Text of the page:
Distributed Machine Learning with Apache Spark

We live in the times when new computer algorithms help us to sense the World. When the cat appears ahead of us, an average human knows 0.5 seconds later, that it is a black cat crossing his walking path. To achieve the same with the machine, thousands of operations need to be performed, just to get closer to the accuracy of a human being.

This post draws practical engineering problem. How to get closer to the human cognitive performance for affordable cost? There are several approaches being actively developed in machine learning field. The one I would like to introduce here is distributed machine learning on Apache Spark and Apache Hadoop virtualized infrastructure. Many computer nodes with cost optimized configurations should together contribute to a system able to learn from training data and able to perform inference on the test data.

The most promising class of machine learning algorithms are deep learning algorithms. These algorithms are especially known for their results in image recognition, able to reach human performance leveraging complex neural networks.

I have selected Caffe and TensorFlow among the most popular deep learning frameworks to see how they perform with the popular CIFAR10 dataset. Detailed information about the dataset could be found here: https://www.cs.toronto.edu/~kriz/cifar.html

In addition, I have compared performance between CPU and GPU to see, if we can confirm a general expectation GPU would speedup both training and testing deep learning phases.

Please note,  Caffe and TensorFlow cannot run directly on the Apache Spark cluster. Data to/from Caffe or TensorFlow need to be passed to/from the Spark’s resilient distributed datasets residing in memory. These data transformations are necessary in order to benefit from Apache Spark infrastructure. Two community projects which make mentioned data transformations possible are available at GitHub:

https://github.com/yahoo/CaffeOnSpark

https://github.com/yahoo/TensorFlowOnSpark

Infrastructure used for my experiments included VMware vSphere, Cloudera Hadoop and Apache Spark software components. Compute cluster was composed of one physical server with four worker nodes as the virtual machines. Additional three virtual machines hosted on different infrastructure provided administrative services. Please refer to Figure 1.

Figure 1: Testing Apache Spark Cluster

Direct attached storage on the spinning SAS hard drives was used to provide capacity for data. This way we would get the best performance from virtualized storage. Please refer to Figure 2. Four GPU cores of two graphic cards were propagated to virtual machines via vSphere PCIe pass through.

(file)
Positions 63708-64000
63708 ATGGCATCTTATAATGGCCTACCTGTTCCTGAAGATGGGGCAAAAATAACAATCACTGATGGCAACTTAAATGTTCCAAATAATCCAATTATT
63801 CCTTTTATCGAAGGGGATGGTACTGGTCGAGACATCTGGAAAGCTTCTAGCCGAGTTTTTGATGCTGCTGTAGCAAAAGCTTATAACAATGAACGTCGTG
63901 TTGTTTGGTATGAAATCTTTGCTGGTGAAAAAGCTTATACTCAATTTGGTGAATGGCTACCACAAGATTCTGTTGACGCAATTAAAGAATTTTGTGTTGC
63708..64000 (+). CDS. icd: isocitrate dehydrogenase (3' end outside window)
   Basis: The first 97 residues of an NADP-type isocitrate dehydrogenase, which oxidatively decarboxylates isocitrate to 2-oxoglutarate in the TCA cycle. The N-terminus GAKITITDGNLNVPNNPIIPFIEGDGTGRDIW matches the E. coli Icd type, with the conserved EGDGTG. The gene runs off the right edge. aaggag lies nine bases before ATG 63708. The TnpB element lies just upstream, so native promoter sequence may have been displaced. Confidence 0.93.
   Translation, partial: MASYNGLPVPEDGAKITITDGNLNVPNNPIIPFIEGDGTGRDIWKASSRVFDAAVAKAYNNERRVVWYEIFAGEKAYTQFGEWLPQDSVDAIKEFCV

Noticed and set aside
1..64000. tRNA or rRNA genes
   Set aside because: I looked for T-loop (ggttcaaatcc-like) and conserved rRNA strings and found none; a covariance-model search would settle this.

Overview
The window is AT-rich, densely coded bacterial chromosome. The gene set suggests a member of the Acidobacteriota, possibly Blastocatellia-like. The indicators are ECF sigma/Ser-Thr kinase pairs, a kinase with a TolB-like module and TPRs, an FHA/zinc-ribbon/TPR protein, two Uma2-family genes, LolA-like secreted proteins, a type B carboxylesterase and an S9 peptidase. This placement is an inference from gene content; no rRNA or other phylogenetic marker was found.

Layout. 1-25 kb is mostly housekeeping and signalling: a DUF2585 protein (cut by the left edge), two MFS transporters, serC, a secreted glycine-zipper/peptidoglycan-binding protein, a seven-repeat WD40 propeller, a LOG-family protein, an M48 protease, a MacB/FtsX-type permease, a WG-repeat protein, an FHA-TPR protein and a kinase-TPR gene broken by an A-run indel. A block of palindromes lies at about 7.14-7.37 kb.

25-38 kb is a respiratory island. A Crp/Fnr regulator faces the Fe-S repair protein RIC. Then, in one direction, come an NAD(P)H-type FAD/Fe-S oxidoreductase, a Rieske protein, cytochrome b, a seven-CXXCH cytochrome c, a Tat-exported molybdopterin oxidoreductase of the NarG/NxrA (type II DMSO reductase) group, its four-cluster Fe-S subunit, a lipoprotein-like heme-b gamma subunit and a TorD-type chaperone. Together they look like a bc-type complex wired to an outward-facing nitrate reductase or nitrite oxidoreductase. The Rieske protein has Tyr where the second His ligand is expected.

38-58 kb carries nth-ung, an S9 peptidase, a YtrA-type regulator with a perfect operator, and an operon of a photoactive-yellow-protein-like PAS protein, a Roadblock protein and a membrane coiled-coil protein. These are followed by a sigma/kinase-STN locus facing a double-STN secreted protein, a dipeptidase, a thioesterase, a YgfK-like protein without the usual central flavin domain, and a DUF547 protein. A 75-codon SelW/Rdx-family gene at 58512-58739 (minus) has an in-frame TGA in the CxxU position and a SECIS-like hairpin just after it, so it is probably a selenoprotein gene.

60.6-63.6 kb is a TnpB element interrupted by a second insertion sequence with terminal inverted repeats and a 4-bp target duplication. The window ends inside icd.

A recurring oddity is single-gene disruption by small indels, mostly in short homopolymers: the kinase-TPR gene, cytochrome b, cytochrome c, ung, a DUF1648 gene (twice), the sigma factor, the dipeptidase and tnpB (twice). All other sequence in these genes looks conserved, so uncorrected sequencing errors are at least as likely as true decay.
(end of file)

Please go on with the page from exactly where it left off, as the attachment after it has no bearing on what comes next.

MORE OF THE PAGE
Figure 2: Direct Attached Storage Layout

Complete hardware and software specifications for your reference are available in following tables.

Hardware

Component Description Quantity
System 2 CPU socket x86_64 server 1
CPU E5-2667 v3 @ 3.2Ghz 2
RAM RDIMM DDR4 32GB 16
GPU M60 2
HDD SAS 600G 3.5” 15K.7 ST3600057SS 12
SATADOM 32GB 1
NIC 1 10G LAN 1

Software Versions

VMware
VMware vSphere 6.5d
VMware vCenter Server Appliance 6.5.0-5318154
VMware ESXi, 6.5.0, 5310538
Cloudera Hadoop
Cloudera Manager 5.11.2
Apache Hadoop 2.6.0
Apache Spark 2.1
CentOS
CentOS 7.3, Linux 3.10.0-514.el7.x86_64
Deep Learning Frameworks
TensorFlow 1.4.0rc0
TensorFlowOnSpark – build from source – October 2017
CaffeOnSpark (Caffe included) – build from source – October 2017
Dataset
CIFAR10

http://www.cs.toronto.edu/~kriz/cifar-10-binary.tar.gz

 

VM and Cloudera Spark/Hadoop Roles Mapping

VM CDH Components
CDH1 – master node –        HDFS namenode

–        HDFS HttpFS

–        HDFS Balancer

–        Cloudera Management Service:

Activity Monitor

Alert Publisher

Event Server

Host Monitor

Reports Manager

Service Monitor

–        Spark 2 Gateway

–        Spark 2 History Server

–        YARN NodeManager

–        ZooKeeper Server

CDH2 – master node –        HDFS SecondaryNameNode

–        HDFS NFS Gateway

–        Spark 2 Gateway

–        ZooKeeper Server

CDH3 – master node –        ZooKeeper Server
CDH4-7 – worker nodes –        HDFS DataNode

–        Spark 2 Gateway

–        YARN NodeManager

VM profile and related Hadoop/Spark settings

Parameter Value
vCPU 8
vRAM 100GB
OS disk 50GiB
Data disks 3x300GiB
NIC VMXNET 3
Cloudera Hadoop 5.11
dfs.blocksize 256MiB
dfs.replication 3
yarn.nodemanager.resource.cpu-vcores 8
yarn.nodemanager.resource.memory-mb 60GiB
Oracle JDK 1.8
Apache Spark 2.1
SPARK_EXECUTOR_MEMORY 40GiB
SPARK_EXECUTOR_MEMORY_OVERHEAD 2GiB
SPARK_EXECUTOR_INSTANCES 1
YARN_DEPLOY_MODE cluster
STORAGE_LEVEL MEMORY_AND_DISK

Test results

Dataset DL framework Model/Solver Acceleration Type Training + Test

 [s]

GPU:CPU Accuracy
CIFAR10 Caffe cifar10_quick_solver CPU 4561
CIFAR10 Caffe cifar10_quick_solver GPU 580 7.8x 82%
CIFAR10 TensorFlow ImageNet CPU 343
CIFAR10 TensorFlow ImageNet GPU 145 2.3x 86%

You can notice quite significant differences in run time between CaffeOnSpark and TensorFlowOnSpark. Peak prediction accuracy was found similar for both frameworks. We can therefore conclude on TensorFlowOnSpark as the winner of the test. One more interesting observation from the test results is how GPU has accelerated the computation. More than 7 times speed-up is probably acceptable, if we consider hardware price. When we see “just” 2 times speedup we probably might be in doubt whether to purchase GPU card. Modern CPU and GPU prices are quite comparable. Both could range from several hundreds USD to 10000 USD.

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